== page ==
Buffalo Sabres Roster Set For Opening Night

The Sabres open their schedule tomorrow night, hosting Montreal, and announced their roster just before the deadline yesterday.  Notable keeps are Derek Grant, Hudson Fasching and Casey Nelson, who have all had good camps.  Though some of that may be the fact that both O’Reilly and Okposo are still hurting and questionable for tomorrow.

The other huge news of the day was Rasmus Ristolainen finally signing a new 6 year deal, with a $5.4 million cap hit.  A very solid deal for a player who still has room to grow.  I’d like to see him take a step defensively this year, while still managing 10+ goals/45+ points.

I’ve seen a bunch of talk about the Sabres being picked to finish last or nearly so in a few publications.  I’m with the rest of you that it seems unlikely, but I can’t fault them too much.  Most of our “FUCK YEAH PLAYOFFS” feelings come from the idea of all the young kids getting better and progressing at a steady rate.  I’d like that to be true, but it just doesn’t happen.  No one was more positive about Tyler Myers than me, starting out with 2 solid years, thinking he was going to keep progressing into superstar status.  It hasn’t happened – he’s more Bouwmeester than Chara.  I’m hyped, but I’m okay with people outside of Buffalo not buying in yet.  Still, I kind of want to re-do Prediction Watch for this season so I can revisit it after the season.

(10/13 Update) Well THAT escalated quickly.  I wrote this yesterday before Eichel’s high ankle sprain came to light.  I don’t think it greatly affects the season, barring some weirdly lingering issue, but you have to laugh at the luck here.  “Hey, at least we’ve got some great young players to watch!”  “LOL NO sorry you don’t.”

Girgensons Back For Another Year

The Buffalo Sabres announced yesterday they have signed Zemgus Girgensons to a one-year deal.

The Sabres didn’t announce it, but it’s apparently worth $1.15 million this year.  I’m happy to see him back, hopefully he can get back to the 15 goal mark again.  I can definitely see Gears filling that Jochen Hecht role of just being a generally all-around good player that can be relied upon anywhere in the lineup.  He’s still an RFA too, so there’s not a huge downside to giving the one-year deal in hopes that he plays his way into a long-term deal.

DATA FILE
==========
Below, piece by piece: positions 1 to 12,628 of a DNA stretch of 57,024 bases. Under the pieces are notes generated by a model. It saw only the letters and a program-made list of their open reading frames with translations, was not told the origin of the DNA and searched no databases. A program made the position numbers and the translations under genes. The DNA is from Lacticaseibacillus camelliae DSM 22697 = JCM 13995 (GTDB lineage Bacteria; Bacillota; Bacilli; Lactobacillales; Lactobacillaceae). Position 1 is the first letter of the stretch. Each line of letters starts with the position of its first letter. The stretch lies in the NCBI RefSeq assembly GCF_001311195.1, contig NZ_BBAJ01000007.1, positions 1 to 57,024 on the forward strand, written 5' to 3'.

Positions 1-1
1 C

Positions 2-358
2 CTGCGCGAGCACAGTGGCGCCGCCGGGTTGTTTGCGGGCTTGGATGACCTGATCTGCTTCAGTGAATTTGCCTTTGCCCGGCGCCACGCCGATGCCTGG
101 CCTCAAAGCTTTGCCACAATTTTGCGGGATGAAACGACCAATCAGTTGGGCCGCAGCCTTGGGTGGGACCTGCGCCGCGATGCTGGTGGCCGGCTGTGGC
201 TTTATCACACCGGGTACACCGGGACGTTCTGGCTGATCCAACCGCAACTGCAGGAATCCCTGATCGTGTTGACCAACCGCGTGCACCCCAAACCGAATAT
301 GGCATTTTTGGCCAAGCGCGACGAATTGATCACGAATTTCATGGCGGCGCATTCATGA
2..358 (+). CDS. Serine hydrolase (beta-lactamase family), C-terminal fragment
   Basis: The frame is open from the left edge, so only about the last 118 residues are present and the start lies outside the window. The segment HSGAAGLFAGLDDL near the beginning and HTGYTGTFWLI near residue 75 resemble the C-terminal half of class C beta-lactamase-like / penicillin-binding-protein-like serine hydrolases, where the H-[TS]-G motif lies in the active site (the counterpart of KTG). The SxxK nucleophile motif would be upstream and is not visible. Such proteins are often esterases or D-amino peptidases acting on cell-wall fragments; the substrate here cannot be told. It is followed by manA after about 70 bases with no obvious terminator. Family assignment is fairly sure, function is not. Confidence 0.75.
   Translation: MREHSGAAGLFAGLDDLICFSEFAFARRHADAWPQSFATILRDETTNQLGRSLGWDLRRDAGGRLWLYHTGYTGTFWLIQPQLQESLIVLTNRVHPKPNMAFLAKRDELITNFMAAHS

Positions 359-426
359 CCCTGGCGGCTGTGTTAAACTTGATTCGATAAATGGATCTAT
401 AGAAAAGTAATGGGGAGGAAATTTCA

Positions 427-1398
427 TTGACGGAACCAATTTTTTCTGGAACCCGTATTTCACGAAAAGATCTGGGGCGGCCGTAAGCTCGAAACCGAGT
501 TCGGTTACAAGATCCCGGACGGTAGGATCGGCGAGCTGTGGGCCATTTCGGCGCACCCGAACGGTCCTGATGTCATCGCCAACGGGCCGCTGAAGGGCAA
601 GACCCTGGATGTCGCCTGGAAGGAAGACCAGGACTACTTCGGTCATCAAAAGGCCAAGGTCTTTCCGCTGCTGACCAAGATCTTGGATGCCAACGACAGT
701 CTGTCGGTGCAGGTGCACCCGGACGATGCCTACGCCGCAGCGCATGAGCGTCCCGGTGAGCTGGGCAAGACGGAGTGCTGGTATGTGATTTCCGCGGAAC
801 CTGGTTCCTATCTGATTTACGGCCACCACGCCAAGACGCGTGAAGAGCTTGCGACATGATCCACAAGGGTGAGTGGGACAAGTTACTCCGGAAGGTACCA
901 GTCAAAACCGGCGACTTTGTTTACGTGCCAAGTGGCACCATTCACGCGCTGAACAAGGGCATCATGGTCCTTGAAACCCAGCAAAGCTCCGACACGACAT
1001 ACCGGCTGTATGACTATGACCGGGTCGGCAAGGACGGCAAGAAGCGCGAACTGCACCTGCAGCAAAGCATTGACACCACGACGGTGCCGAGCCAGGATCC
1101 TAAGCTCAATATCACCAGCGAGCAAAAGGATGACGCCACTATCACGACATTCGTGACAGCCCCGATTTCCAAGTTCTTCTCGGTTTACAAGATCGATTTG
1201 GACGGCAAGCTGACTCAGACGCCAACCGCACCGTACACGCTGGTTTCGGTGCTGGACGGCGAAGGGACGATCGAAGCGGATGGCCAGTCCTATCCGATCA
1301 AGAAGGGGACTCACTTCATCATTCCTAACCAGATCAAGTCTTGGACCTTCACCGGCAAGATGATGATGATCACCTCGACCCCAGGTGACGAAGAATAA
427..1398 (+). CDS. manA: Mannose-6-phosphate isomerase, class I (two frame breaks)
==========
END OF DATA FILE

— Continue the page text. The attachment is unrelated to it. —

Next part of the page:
Dynamic Pricing

The Sabres announced they are implementing a “Dynamic Pricing” structure for their tickets, with a higher base price (quite a bit higher in some cases) but the ability for the pricing on games to be adjusted on the fly as demand dictates.  Like airline seats, but I’m not sure that’s an association I’d want if I was a business.

As you can imagine, that went over like the proverbial lead balloon, especially with a fanbase that’s been suffering through some tough years to try and get better.  I’m more curious than anything, as I can’t afford to spend big on tickets no matter what, but if this can get me in cheap on a non-marquee matchup, dynamic pricing might actually benefit me.  The difficult aspect is not knowing what to budget to go.  Is my ticket going to be $30, $50, more?  I’m afraid that if the team is performing well the “dynamic pricing” will price us right out of the arena.  There’s already plenty of reasons to stay home (more comfortable seats, my own food, no commute), and the Sabres don’t need another reason on top of that.

But I’m willing to see how it works here before I go out and set fire to my Sabres gear.  How the pricing scheme is implemented is the key point, I just wish I had more more faith in the parameters that the people in charge in Buffalo will put in place.

Jimmy Vesey? Sure, why not?